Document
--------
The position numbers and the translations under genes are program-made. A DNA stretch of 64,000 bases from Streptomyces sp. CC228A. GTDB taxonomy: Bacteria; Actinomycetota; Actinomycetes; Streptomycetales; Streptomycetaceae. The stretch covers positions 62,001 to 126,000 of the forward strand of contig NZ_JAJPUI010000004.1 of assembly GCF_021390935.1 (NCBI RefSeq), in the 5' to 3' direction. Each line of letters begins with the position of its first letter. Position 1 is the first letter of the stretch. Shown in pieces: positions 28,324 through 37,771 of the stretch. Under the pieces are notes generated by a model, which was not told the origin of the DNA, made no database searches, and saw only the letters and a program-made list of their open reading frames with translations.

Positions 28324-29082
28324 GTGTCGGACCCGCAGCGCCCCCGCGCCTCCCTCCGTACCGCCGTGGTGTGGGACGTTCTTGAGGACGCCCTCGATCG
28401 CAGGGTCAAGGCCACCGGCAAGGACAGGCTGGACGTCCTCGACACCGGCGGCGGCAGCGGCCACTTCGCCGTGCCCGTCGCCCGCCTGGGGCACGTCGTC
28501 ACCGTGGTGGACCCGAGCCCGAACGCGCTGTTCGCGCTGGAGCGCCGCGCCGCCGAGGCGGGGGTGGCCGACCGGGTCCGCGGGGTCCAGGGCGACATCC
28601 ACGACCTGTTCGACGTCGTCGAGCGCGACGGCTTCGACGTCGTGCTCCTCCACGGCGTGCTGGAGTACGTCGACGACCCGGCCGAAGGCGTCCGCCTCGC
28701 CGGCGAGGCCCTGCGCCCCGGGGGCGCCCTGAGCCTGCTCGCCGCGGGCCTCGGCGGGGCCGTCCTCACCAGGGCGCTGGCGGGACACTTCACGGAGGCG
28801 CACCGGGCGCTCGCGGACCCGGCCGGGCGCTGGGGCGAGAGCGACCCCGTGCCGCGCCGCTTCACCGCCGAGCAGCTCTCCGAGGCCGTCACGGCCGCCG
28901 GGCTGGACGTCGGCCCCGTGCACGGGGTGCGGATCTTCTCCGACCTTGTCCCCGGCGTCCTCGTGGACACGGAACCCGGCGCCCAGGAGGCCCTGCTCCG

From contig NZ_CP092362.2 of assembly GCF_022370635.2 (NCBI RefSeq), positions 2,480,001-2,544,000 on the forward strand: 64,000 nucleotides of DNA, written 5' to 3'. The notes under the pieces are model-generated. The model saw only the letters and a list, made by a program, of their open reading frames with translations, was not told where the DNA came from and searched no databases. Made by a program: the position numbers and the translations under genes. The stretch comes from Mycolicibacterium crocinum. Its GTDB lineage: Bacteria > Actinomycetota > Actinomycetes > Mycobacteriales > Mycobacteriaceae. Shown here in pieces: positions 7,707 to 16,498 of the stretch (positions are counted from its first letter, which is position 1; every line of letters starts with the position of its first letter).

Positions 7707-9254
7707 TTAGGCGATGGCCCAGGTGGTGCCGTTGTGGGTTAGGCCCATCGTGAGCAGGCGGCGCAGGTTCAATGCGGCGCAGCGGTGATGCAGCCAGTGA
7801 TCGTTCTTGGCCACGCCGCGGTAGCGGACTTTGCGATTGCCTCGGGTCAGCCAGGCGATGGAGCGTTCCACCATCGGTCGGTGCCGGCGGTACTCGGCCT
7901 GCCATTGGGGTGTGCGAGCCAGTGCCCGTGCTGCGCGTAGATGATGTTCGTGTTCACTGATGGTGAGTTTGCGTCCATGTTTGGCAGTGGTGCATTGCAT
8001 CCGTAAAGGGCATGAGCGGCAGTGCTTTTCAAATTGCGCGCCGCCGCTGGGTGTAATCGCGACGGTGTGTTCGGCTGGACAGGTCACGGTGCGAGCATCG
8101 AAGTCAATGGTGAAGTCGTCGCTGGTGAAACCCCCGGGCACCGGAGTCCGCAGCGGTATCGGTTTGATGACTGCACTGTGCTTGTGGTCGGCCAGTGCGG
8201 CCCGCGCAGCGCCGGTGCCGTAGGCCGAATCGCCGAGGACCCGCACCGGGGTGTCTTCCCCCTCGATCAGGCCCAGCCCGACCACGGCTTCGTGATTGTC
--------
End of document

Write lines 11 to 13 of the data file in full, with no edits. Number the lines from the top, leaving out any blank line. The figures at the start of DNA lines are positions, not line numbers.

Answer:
Positions 7707-9254
7707 TTAGGCGATGGCCCAGGTGGTGCCGTTGTGGGTTAGGCCCATCGTGAGCAGGCGGCGCAGGTTCAATGCGGCGCAGCGGTGATGCAGCCAGTGA
7801 TCGTTCTTGGCCACGCCGCGGTAGCGGACTTTGCGATTGCCTCGGGTCAGCCAGGCGATGGAGCGTTCCACCATCGGTCGGTGCCGGCGGTACTCGGCCT